Just yesterday I finished reading The Language of God: A Scientist Presents Evidence for Belief. It was writing by Dr. Francis Collins, who holds a PhD in Physical Chemistry from Yale University. Dr. Collins is most famous for his work as the head of the Human Genome Project. As one of the leading scientists in the field of DNA and a believer, it was very interesting to hear Dr. Collins’ approach to the topic of science and faith. He understood that many Americans have trouble reconciling their faith and science and this leads many believers to become agnostic or atheist. It was his journey in science that actually took him from being an atheist to a Christian.
The main reason for writing The Language of God was to help believers understand that they can hold to both science and faith. Dr. Collins approach however can be a bit confrontational. Instead of aligning science and faith like many Old Earth Creationist do, Dr. Collins instead hold to Theistic Evolution. In his view, God was the cause behind the Big Bang and got everything into motion, and then Darwinian evolution took over and explains the complexity of life. In Dr. Collins’ view, God did not create Adam and Eve. Instead, humans evolved as a result of natural selection. It is for this reason that I wanted to do a deeper study of the importance of a historical Adam and Eve.
What connection do the New Testament authors draw between Adam and Christ?
One of the major problems with theistic evolution and Christian doctrines is the doctrine of man. Those that hold to theistic evolution generally take issue with the Bible’s teaching of Adam and Eve. It is normally believed that Adam and Eve either didn’t exist, or they weren’t created like Genesis 1 and 2 explain. It is for this reason that it is important to understand what the Bible says about the importance of Adam and Eve.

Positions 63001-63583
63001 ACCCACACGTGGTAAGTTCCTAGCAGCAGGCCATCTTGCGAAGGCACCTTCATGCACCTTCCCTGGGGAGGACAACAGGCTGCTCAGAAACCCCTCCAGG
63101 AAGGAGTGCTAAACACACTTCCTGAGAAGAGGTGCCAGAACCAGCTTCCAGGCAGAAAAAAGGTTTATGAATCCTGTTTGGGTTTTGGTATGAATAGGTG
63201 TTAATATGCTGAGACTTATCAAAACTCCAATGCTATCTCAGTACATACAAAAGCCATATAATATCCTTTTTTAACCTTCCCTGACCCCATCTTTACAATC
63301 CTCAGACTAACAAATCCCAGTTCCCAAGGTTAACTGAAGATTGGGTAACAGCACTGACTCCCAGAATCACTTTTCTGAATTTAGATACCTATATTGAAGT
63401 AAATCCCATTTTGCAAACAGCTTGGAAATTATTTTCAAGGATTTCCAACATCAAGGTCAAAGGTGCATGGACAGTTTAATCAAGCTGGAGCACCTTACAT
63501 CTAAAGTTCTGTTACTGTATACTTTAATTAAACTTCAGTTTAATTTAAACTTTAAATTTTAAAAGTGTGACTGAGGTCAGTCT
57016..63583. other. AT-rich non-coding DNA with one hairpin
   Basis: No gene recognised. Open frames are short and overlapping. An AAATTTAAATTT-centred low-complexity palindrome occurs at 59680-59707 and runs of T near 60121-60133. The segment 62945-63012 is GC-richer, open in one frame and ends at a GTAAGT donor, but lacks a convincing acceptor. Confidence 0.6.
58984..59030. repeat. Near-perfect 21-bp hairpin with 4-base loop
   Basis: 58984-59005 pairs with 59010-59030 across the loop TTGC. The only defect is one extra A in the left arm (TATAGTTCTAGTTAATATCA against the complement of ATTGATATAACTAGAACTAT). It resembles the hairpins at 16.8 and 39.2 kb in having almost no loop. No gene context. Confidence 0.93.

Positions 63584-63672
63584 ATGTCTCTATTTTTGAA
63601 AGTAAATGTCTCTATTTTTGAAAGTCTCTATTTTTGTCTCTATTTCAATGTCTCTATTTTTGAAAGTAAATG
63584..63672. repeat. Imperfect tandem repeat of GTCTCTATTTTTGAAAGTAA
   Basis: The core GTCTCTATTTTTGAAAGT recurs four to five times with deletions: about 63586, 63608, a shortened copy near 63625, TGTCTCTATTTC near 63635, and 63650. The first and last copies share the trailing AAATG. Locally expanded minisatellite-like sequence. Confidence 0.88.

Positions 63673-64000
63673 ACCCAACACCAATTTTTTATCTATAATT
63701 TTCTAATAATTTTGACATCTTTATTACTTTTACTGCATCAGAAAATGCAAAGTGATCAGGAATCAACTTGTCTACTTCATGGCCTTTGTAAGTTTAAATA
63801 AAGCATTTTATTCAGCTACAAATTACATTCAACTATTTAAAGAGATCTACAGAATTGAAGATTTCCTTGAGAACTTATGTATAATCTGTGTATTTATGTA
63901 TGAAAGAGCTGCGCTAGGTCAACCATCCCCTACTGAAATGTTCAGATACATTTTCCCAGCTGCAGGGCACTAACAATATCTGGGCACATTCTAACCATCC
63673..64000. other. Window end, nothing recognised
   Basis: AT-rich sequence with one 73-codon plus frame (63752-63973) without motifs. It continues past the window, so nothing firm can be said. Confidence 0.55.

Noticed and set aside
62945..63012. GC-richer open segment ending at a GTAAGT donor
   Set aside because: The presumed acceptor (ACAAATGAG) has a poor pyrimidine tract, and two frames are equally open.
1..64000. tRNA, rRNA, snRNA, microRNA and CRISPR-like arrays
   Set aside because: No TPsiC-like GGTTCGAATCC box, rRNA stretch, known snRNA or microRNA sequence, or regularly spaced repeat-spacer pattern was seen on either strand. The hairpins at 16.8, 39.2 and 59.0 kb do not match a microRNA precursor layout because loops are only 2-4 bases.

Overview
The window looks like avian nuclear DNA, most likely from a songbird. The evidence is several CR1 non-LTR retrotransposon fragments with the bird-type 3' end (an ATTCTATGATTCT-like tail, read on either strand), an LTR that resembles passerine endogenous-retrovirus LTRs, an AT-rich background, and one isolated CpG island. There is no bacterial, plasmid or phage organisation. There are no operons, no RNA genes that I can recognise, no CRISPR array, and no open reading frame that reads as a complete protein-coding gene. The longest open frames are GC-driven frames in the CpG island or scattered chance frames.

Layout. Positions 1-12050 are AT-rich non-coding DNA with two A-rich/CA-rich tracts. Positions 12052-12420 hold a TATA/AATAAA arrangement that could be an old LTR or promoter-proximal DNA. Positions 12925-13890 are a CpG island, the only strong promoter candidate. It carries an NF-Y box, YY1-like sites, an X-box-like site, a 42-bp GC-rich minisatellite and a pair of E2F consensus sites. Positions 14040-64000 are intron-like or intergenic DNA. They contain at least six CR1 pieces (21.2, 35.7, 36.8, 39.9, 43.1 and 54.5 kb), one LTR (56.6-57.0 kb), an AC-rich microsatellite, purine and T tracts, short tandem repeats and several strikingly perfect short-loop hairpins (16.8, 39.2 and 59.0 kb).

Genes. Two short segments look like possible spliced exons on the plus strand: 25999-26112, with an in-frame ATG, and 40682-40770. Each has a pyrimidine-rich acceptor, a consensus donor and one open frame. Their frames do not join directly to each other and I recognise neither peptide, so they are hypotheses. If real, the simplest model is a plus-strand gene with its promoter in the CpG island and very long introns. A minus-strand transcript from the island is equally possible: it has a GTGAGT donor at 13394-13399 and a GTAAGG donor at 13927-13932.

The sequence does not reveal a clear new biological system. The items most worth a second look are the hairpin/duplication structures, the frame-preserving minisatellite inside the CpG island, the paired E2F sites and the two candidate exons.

We first have to understand that it isn’t only Genesis that talks about Adam and Eve. Even if we concluded that Genesis 1 and 2 are not strict scientific accounts, we still need to be careful with how we view the first Man. Adam is referred to throughout the Bible. And each time the Bible mentions him, it does so in a way that points to him being a historical figure. We first see this in the genealogy in Luke 3. The genealogy of Jesus is traced back all the way to the beginning where it begins with Adam.
We even see Jesus refer to Adam and Eve in Matthew 19 when he is speaking about divorce. Jesus says in verse 4, “Have you not read that he who created them from the beginning made them male and female.” Jesus is very clear here on the fact that God created Adam and Eve in the very beginning. They did not evolve from a prior species. Jesus then references Genesis 2 in that a man will leave his father and mother and be joined to his wife. For these two reasons, it seems like even Jesus believed and taught that Adam was a historical figure. If Jesus believed it, then we can bank on it.
Other than Jesus and the Gospels, Adam is referred to by Paul in Romans and 1 Corinthians. Each of these references refers to how sin came into the world through Adam and that Jesus came to restore the world. 1 Corinthians 15:45-47 says, “’The first man Adam became a living being’; the last Adam became a life-giving spirit…. The first man was from the earth, a man of dust; the second man is from heaven.” This also seems to show that Paul believed in the biblical Adam as a historical figure.
Romans 5:17 talks about original sin and how death came through one man. This is speaking about the fall of Adam in the beginning. Paul then goes on to say that as death came through one man (Adam), righteousness will also come through one man (Jesus). Paul repeats this in 1 Corinthians 15:22 when he says, “For as in Adam all die, so also in Christ shall all be made alive.” It is clear here that Paul makes a very strong connection between Adam and Jesus.
What level of importance should we place on a literal historical Adam and Eve?